PHO2-Dependent Degradation of PHO1 Modulates Phosphate Homeostasis in Arabidopsis

The Arabidopsis pho2 mutant, which is defective in a ubiquitin-conjugating E2 enzyme, displays Pi toxicity as a result of enhanced uptake and root-to-shoot translocation of Pi To elucidate downstream components of the PHO2-dependent regulatory pathway, we identified two pho2 suppressors as carrying missense mutations in PHO1, which has been implicated in Pi loading to the xylem. In support of the genetic interaction between PHO1 and PHO2, we found that the protein level of PHO1 is increased in pho2, whereas such accumulation is ameliorated in both pho2 suppressors. Results from cycloheximide and endosomal cysteine protease inhibitor E-64d treatments further suggest that PHO1 degradation is PHO2-dependent and involves multivesicular body (MVB)-mediated vacuolar proteolysis. Using the transient expression system of tobacco leaves, we demonstrated that PHO1 and PHO2 are partially co-localized and physically interact in the endomembranes, where the ubiquitin conjugase activity of PHO2 is required for PHO1 degradation. In addition, reduced PHO1 expression caused by PHO1 mutations impede Pi uptake, indicating a functional association between xylem loading and acquisition of Pi. Together, our findings uncover a pivotal molecular mechanism by which PHO2 modulates the degradation of PHO1 in the endomembranes to maintain Pi homeostasis in plants.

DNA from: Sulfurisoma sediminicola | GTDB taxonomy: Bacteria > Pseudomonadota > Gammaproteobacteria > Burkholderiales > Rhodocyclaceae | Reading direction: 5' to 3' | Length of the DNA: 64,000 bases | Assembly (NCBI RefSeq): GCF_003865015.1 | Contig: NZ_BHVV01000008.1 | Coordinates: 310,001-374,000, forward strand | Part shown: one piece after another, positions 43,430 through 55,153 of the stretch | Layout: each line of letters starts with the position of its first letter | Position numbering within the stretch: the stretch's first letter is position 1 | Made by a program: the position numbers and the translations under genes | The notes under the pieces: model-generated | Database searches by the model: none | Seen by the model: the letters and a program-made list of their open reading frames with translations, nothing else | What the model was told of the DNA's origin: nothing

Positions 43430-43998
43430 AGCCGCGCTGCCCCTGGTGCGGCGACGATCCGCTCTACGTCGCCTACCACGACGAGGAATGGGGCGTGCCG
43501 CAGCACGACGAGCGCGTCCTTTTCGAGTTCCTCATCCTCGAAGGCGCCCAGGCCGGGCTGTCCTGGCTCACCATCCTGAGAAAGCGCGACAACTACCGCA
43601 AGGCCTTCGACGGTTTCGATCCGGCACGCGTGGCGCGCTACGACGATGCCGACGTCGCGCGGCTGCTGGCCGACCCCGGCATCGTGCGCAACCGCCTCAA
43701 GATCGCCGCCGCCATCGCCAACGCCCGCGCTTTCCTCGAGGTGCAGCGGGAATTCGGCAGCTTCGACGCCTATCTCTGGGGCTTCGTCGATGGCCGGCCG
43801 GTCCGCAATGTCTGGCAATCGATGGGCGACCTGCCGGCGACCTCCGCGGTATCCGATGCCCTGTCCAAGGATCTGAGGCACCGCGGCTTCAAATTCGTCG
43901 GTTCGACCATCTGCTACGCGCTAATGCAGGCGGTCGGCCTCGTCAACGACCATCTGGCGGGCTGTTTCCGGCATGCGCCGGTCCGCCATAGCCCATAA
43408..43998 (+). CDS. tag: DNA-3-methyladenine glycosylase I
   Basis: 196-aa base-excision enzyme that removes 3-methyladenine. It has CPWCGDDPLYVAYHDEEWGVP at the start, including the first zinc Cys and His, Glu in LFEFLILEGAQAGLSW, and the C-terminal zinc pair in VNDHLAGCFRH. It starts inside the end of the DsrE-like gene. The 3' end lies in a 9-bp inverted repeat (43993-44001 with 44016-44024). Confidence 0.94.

Co-researchers:Tzu-Yin Liu, Teng-Kuei Huang, Ching-Ying Tseng, Ya-Shiuan Lai, Shu-I Lin, Wei-Yi Lin, June-Wei Chen